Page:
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# Difference between Positive and Negative Feedback in a Control System

In a control system, the process of sampling and returning the output (or a part of output) to the input end of the system is known as **feedback**. The feedback is used to improve the operating performance to obtain the desired output from a control system. The feedback signal may be a voltage or a current depending on the operation of the feedback sampling system. It must remember that the feedback is a unidirectional process, i.e. the sampled feedback signal always flows from output to input side. The use of feedback in a system makes it a **closed loop control system.**

Therefore, the feedback plays a vital role in any control system as it improves the system performance and makes the system to produce more accurate and reliable output. Hence, feedback is extensively used in the several applications like in process control systems, oscillators, amplifiers, traffic control system, etc.

The feedback used in the control systems are majorly classified into two types namely,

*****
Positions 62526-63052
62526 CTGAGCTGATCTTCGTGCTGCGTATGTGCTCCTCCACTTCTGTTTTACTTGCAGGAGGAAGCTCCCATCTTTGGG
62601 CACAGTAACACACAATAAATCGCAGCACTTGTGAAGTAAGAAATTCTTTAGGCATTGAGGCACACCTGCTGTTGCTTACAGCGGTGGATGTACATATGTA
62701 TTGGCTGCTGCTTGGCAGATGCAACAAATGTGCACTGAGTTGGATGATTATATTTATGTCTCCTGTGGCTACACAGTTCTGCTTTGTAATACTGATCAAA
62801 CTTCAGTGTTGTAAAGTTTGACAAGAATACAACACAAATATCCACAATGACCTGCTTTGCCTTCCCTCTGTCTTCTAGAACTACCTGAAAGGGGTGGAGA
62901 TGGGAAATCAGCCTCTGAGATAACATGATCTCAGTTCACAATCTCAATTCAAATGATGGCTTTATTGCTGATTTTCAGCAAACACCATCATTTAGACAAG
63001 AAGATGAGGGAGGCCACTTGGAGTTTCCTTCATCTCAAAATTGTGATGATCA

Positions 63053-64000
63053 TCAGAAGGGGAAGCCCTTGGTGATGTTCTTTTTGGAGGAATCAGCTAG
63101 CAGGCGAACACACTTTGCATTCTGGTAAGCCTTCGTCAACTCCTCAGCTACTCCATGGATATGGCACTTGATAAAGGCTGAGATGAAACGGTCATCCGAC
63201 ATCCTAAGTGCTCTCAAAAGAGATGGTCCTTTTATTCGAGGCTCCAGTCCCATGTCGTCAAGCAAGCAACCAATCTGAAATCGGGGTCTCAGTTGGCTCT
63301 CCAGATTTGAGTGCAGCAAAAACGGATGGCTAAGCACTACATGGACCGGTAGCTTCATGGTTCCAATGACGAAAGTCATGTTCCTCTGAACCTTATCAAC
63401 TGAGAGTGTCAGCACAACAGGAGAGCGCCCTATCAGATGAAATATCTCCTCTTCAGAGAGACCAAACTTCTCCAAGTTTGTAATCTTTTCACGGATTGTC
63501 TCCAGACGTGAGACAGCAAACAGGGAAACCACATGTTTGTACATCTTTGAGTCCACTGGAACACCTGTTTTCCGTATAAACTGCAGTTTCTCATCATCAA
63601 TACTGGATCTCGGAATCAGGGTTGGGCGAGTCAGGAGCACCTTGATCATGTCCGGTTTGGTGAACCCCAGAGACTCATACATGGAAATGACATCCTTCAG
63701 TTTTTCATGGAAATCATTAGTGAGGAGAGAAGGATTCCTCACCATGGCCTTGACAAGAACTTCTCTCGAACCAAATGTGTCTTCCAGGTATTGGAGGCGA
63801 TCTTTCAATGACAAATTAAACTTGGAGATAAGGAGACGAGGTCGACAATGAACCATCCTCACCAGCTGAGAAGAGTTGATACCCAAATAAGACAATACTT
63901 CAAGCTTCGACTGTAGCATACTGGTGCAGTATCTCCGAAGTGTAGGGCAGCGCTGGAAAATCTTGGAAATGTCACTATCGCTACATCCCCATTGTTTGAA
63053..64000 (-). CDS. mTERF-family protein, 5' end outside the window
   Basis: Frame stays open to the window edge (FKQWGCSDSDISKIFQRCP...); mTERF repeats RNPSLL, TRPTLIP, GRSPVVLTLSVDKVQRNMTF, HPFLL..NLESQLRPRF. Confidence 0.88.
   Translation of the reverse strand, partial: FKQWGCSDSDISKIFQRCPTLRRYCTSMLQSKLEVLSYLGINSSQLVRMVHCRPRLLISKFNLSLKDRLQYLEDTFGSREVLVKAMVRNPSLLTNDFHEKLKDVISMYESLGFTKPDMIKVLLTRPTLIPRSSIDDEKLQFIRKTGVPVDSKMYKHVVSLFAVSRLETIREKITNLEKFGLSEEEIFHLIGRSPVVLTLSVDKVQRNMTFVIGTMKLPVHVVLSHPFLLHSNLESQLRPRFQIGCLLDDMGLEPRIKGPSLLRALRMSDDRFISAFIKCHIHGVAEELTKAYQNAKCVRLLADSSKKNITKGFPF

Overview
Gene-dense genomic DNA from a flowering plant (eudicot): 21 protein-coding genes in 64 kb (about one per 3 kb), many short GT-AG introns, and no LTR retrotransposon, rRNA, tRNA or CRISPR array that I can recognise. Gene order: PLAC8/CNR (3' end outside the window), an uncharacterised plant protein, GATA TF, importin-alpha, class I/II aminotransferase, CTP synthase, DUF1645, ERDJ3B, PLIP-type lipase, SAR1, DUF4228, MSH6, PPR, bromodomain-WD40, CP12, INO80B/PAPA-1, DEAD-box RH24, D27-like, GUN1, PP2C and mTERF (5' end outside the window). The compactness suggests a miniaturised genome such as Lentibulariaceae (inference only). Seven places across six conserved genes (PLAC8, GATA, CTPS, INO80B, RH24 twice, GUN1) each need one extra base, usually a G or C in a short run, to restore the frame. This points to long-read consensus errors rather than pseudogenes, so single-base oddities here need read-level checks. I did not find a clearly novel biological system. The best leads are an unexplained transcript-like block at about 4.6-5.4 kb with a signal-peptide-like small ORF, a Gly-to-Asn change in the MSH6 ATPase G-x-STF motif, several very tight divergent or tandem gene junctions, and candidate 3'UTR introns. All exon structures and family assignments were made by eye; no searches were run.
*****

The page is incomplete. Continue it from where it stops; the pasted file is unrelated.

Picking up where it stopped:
- Positive Feedback
- Negative Feedback

Read through this article to understand the major differences between positive feedback and negative feedback in a control system. But before discussing the differences, let's start with some basics of positive feedback and negative feedback.

## What is Positive Feedback?

The type of feedback in a control system which samples the output signal and fed it to the input in phase with the applied input signal us called **positive feedback**. In simple words, a feedback in which the reference input signal and the feedback signal are added together is called a **positive feedback**. The positive feedback is also called a **regenerative feedback**. Figure-1 shows the block diagram of positive feedback in a control system.

The transfer function of a control system with positive feedback is given by the following expression,

$$TF\:=\:\frac{G}{1\:-\:GH}$$

Where, TF is the transfer function of system, G is the open loop gain, and H is the gain feedback path.